Chinese Leaders Call for Increased AIDS-Prevention Awareness
(Beijing) — The Chinese government vowed Sunday to better prevent AIDS and improve medical treatment for AIDS patients amid a spike in the number of cases among high school and college students.
In a prevention plan issued by the State Council, China’s cabinet, the central government called for increasing public awareness of AIDS prevention through nationwide education programs in a bid to reduce the infection rate among homosexuals by promoting knowledge on safe sexual behavior.
Prevention targets set for the 2011-15 period generally were generally met, with a higher detection rate of people who were HIV-positive or had AIDS, and lower fatality rates. The mother-to-baby transmission rate, which was reduced to 6.1% in 2014, saw a drop of 80% over the last decade, according to statistics released in the plan.
However, some recent developments in transmission modes showed worrying trends that present challenges to future prevention work across China.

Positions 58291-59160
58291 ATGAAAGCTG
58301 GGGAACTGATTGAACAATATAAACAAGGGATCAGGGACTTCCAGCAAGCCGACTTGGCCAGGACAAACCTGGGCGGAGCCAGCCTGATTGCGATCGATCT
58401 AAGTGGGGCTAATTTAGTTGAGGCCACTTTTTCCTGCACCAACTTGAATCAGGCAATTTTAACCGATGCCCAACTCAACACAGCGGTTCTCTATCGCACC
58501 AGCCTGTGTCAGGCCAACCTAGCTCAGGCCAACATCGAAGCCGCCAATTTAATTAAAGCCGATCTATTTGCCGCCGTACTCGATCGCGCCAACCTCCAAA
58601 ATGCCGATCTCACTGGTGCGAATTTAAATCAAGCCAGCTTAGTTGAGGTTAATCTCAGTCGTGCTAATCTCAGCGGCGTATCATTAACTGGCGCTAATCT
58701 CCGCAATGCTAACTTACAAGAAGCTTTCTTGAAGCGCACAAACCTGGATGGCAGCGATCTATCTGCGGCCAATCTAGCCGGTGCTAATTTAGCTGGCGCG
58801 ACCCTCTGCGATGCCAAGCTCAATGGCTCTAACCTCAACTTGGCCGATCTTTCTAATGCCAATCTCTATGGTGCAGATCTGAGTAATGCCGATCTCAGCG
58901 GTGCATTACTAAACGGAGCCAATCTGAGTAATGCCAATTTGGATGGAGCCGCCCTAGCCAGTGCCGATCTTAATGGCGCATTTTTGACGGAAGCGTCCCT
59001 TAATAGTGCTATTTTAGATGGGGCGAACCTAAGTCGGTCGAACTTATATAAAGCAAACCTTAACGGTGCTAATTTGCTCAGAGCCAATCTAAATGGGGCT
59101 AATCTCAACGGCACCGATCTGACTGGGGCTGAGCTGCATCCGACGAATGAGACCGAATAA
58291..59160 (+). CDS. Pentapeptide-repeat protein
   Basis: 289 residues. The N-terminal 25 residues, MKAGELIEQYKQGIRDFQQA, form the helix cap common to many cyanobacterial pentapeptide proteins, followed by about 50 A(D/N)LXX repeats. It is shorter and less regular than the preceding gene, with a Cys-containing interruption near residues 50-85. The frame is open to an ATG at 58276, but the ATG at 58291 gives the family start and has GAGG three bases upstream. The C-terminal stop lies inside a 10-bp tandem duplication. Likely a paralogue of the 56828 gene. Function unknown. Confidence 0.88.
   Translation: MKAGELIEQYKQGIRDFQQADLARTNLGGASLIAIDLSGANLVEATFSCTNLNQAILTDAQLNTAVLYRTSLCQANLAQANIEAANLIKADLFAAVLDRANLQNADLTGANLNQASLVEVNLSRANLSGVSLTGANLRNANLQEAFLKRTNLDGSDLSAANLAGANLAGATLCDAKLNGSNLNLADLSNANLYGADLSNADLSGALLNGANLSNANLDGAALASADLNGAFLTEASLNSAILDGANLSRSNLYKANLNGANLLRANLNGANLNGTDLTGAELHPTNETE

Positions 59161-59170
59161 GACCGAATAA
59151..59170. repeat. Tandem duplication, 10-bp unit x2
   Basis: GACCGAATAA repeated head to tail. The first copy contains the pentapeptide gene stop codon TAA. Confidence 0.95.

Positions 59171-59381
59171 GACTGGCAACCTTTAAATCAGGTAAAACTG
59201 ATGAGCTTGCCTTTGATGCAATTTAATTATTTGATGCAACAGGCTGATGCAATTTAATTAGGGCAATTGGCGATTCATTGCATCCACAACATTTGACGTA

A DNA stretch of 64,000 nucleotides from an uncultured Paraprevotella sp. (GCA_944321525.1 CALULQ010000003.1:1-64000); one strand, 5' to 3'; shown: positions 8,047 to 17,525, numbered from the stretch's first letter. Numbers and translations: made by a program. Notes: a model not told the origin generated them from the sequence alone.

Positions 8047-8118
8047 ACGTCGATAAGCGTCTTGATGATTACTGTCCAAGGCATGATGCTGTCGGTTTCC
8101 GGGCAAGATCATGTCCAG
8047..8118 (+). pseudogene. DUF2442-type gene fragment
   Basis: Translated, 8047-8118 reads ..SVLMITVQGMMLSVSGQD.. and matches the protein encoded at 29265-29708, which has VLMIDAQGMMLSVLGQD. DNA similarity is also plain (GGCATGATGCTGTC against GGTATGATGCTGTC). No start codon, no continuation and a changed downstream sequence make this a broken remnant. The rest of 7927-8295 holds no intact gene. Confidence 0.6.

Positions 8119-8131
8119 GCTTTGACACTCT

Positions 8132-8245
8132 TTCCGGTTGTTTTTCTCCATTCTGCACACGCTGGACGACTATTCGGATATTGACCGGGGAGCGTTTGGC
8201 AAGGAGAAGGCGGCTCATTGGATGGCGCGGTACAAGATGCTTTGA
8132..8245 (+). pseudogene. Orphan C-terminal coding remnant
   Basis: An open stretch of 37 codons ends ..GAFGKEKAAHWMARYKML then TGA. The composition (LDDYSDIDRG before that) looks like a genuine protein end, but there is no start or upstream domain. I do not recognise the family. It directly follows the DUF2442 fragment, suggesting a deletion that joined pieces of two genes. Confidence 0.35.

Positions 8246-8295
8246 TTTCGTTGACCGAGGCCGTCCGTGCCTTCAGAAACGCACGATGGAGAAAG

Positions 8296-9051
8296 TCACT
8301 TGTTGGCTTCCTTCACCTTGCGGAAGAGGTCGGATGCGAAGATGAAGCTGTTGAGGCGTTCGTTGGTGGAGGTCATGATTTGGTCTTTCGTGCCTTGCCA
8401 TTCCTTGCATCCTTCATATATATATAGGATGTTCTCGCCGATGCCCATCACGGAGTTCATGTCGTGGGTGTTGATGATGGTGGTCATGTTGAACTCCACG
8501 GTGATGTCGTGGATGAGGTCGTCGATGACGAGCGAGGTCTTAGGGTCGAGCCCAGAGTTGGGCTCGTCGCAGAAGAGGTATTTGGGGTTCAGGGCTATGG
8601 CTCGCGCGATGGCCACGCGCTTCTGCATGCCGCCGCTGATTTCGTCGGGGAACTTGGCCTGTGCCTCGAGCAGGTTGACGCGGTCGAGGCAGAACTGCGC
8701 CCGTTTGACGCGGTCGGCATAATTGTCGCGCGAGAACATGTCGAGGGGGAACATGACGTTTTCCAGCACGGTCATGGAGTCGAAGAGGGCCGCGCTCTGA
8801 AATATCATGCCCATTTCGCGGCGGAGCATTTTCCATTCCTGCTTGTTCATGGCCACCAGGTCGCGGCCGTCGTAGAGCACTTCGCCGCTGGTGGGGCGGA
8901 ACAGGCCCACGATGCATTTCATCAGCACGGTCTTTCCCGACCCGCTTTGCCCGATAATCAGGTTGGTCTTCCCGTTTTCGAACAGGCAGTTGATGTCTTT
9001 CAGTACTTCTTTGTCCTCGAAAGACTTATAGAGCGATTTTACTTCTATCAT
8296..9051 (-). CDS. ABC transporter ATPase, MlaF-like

Over the past five years, HIV infection rates among high school and college students increased 35% annually, with homosexuals accounting for 82% of infections. In 2015, the average homosexual group infection rate was 8%.
In the past, illegal blood donations, needle-sharing and mother-to-child transmissions were the main reasons for the spread of the disease in China, but these methods of transmission have now dropped to relatively low levels, the government said, adding that it would continue its efforts in this area.
Health departments were asked to establish a long-term mechanism for blood donations and to crack down on illegal blood sales while enhancing the prevention of mother-to-child transmission in remote areas, with the objective of reducing these types of transmissions to under 4% by 2020.
Currently, China lacks a national-scale law on AIDS, and the prevention and treatment regulations issued by the State Council in 2006 were set down merely as a form of administrative guidance.
Some experts suggest formal laws on AIDS prevention should be enacted as experience overseas has that a legal framework helps prevent the spread of the disease and allows patients to better access their vested civil rights relating to employment, education, marriage and privacy.
Contact reporter Pan Che (firstname.lastname@example.org)
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